Constable | 2018 (5 April) | 384p | Review copy | Buy the book
The Blood was once a ship that sailed the oceans, helping to fight Britain’s wars in exotic and warm seas. But now she is moored up in a darkly poor part of London where she serves as a hospital to the sick and injured amongst London’s sailors and harbour workers. The Blood‘s apothecary is John Aberlady, a friend of Jem Flockhart, the apothecary of St Saviour’s Hospital, all that remains of a monastery recently demolished. Aberlady has vanished but before he disappeared he sent Jem a letter begging for help but the letter had got lost for a week and now it’s too late, the trail has run cold. Jem is given a temporary role standing in for Aberlady on The Blood, and there Jem is perfectly placed to observe the curious behaviour of the misfits who serve as doctors and nurses on this strangest of vessels. Lodging deep in the bowels of the ship, Jem becomes increasingly aware that something most sinister is at work on The Blood.
Jem’s closest friend Will Quartermaine, an architect, has been given a new commission. He must pull down a festering sore in London’s poorest streets, close to The Blood‘s berth, and replace it with a warehouse. This evil-smelling area is Deadman’s Berth and within its pools and buildings, so hidden away from polite view, there are secrets and something much, much worse.
The Blood is the third novel by E.S. Thomson to feature Jem Flockhart and Will Quartermaine and it easily establishes the series as one of the best being written today. I’ve loved all of the books but with no hesitation at all I declare that The Blood is my favourite and it is outstanding. This is no small triumph when you consider that the first two were both marvellous. But now the characters of Jem and Will are firmly established, their unusual relationship cleverly developed, and this assurance brings a confidence to the plot and to all other aspects of the novel.
If you haven’t yet read Beloved Poison and Dark Asylum, then you can certainly read and enjoy The Blood as a standalone novel. Everything that you need to know about Jem is explained quite early on, but I think it’s only through reading all three books in order that you realise what an extraordinary creation and personality Jem actually is. Jem is now one of my favourite characters in historical fiction. I can totally understand Will’s feelings towards Jem and I also feel very warmly towards Will. It’s all so complicated. So difficult. So incredible.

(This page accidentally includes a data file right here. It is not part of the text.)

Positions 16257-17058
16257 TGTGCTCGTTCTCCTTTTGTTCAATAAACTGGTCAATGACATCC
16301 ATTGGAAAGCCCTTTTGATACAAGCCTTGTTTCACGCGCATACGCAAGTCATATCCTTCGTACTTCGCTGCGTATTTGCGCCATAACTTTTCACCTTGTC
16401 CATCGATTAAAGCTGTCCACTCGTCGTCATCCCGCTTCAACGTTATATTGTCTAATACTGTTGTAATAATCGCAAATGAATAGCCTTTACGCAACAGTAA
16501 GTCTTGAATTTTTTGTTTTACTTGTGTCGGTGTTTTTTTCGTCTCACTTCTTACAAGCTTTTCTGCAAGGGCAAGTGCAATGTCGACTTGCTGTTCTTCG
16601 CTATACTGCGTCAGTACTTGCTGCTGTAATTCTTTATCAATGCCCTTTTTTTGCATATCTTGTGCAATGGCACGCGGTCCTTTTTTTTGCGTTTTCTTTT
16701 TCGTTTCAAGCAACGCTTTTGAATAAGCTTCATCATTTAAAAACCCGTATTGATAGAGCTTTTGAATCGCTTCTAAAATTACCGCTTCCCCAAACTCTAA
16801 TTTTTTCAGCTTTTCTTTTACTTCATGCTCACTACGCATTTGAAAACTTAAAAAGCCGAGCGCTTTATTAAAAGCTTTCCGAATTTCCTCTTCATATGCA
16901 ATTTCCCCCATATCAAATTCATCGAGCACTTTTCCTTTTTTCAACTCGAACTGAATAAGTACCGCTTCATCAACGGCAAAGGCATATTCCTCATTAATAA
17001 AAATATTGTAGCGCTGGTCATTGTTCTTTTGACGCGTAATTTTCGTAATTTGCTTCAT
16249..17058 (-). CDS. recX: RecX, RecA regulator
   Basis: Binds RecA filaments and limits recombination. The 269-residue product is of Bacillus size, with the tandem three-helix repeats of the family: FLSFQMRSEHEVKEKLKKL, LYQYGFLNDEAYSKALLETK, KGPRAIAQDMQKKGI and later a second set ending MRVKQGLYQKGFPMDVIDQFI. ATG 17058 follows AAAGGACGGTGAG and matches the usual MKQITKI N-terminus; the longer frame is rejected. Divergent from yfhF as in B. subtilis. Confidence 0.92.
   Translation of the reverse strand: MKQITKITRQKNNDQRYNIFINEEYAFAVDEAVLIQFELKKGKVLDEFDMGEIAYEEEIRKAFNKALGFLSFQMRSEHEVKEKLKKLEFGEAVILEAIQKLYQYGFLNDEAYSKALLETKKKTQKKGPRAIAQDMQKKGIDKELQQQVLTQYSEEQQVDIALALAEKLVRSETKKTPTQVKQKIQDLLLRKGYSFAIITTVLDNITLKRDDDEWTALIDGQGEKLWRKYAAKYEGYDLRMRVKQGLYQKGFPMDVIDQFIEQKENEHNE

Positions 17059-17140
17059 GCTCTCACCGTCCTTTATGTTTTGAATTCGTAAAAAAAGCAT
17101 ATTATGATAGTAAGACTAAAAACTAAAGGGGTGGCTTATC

The Blood does such a fine job of presenting just the right mix of Victorian melodrama and historical reality. The novel is set in 1850, with pleasing references to Charles Dickens and others, in a recognisable London although much of the story takes place in London’s most godforsaken hellholes – its opium dens, its slums, its inns, its brothels and, most memorably, its morgues and dissection theatres. In this world, the poor and the desperate count for very little indeed. In fact, they are worth far more dead than alive, their corpses haggled over by doctors and their students. It’s a pitiful place for anyone to end up in, and Jem takes it personally and is driven to find justice for these poor people who found so little of it in life. And then there is The Blood herself – its hidden depths, secret passages, overheated cabins, its miserable wards of drugged patients. It is brilliantly drawn by E.S. Thomson.
There are some absorbing themes here, such as the treatment of black men and women in so-called educated society, the plight of young girls with nowhere to go, the subjugation of women, and the development of medicine. There’s an added touch of the exotic here, because the doctors aboard The Blood have a particular interest in tropical diseases. It’s all fascinating stuff.
The Blood entertains and intrigues on so many levels – for its mystery (which is excellent!), its themes, its vividly described locations, and for all of the little historical details about so many things, including clothes and herbs. E.S Thomson writes so beautifully. There are stunning descriptions of people and places – you can almost smell the stench of squalour and decay, while shuddering at the excesses of Victorian immorality and hypocrisy. And then we have Jem Flockhart and Will Quartermain, two young individuals that I have grown to love and fear for enormously. With no doubt at all, this is an early contender for my top historical fiction read of 2018.